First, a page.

Rachel Cusk recently wrote a piece for the Guardian describing her short-lived membership of a book group: ‘As if for the first time, I understood that reading is a private matter.’ Her co-readers’ inadequate responses to Chekhov provoke some grim reflections on the inadequacies of contemporary readers and writers. ‘Generally the greatest writers have written about what they’ve seen around them, about – in the parlance of creative writing schools – what they “know”.’ She quotes John Gardner saying that ‘great writers tell the truth exactly – and get it right.’ But, she says, ‘for the modern British – more to the point, English – novelist, this notion of truth is a little obscured and inaccessible.’ Historical novels and ‘books on “important” subjects’ are popular because they allow readers and writers to ‘evade the question’ of lived experience:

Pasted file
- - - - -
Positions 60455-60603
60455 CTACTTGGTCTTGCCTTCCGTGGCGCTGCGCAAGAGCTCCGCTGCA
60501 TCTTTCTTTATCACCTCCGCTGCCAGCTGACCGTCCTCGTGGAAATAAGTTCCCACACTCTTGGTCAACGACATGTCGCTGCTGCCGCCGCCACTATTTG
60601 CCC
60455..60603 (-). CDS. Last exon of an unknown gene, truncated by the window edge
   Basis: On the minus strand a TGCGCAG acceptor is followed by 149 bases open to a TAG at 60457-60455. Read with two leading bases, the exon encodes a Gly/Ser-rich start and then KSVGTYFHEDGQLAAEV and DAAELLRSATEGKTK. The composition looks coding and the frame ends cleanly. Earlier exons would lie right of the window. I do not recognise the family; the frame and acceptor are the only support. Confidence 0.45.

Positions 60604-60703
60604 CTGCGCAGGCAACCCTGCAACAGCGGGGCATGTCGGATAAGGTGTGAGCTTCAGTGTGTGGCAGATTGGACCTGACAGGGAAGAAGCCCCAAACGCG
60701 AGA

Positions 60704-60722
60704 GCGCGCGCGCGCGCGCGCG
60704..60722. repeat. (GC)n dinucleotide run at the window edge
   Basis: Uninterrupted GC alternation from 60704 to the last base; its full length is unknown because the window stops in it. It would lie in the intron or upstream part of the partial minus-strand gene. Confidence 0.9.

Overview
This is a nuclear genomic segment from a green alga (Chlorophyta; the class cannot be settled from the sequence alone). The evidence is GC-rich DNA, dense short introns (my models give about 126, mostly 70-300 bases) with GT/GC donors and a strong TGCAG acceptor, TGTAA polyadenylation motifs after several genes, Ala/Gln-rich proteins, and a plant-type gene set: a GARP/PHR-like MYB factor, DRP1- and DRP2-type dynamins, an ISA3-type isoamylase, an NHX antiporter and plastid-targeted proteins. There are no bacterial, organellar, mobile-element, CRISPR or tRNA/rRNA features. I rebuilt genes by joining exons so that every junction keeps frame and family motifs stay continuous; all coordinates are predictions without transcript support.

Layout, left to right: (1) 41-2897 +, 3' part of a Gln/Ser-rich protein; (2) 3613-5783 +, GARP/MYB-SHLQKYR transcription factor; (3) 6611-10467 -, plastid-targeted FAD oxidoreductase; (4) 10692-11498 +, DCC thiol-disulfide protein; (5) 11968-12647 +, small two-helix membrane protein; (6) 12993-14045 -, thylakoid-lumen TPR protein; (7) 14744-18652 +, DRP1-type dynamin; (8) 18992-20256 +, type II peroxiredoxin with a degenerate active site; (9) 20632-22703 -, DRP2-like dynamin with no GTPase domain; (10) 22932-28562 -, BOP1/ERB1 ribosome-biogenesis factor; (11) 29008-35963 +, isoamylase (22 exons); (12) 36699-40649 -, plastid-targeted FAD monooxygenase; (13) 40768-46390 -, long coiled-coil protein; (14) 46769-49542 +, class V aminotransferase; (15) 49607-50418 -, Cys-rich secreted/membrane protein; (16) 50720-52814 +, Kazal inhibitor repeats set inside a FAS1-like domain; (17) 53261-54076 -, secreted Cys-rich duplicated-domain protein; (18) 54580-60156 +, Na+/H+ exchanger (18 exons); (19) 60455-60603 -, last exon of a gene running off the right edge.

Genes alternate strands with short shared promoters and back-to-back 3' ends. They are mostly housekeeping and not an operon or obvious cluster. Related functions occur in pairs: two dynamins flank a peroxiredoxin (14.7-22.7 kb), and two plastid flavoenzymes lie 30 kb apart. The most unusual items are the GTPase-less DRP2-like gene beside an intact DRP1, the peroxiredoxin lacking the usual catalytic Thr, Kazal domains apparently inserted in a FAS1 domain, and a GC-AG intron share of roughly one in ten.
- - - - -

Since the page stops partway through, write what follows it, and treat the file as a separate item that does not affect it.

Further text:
What we do not like are books about private life alone. There are writers who talk about modern men and women, their daily lives, their relationships, but we’ve invented a ribald category for them: lad and chick-lit. For an English writer with pretensions to greatness, and with no story of otherness or ethnicity to tell, nothing could be further from their intentions than to address the unadorned matter of life in a modern household, on a modern street.
She wonders what the book group would make
of Philip Roth’s Goodbye, Columbus, or Raymond Carver, or Richard Yates’s reissued Revolutionary Road, a whole novel about a married couple arguing. What about Alice Munro? Could she attract them, truthful, small-scale and brilliant as she is? Or would they not have it, the clear reflection of the quotidian, the visceral, redeeming pain of recognition? As I wrote my novel I thought of them: I wanted to woo them and yet I couldn’t. I don’t believe I could ever have explained to them how difficult it is to make things life-like: they would ask me why I bothered.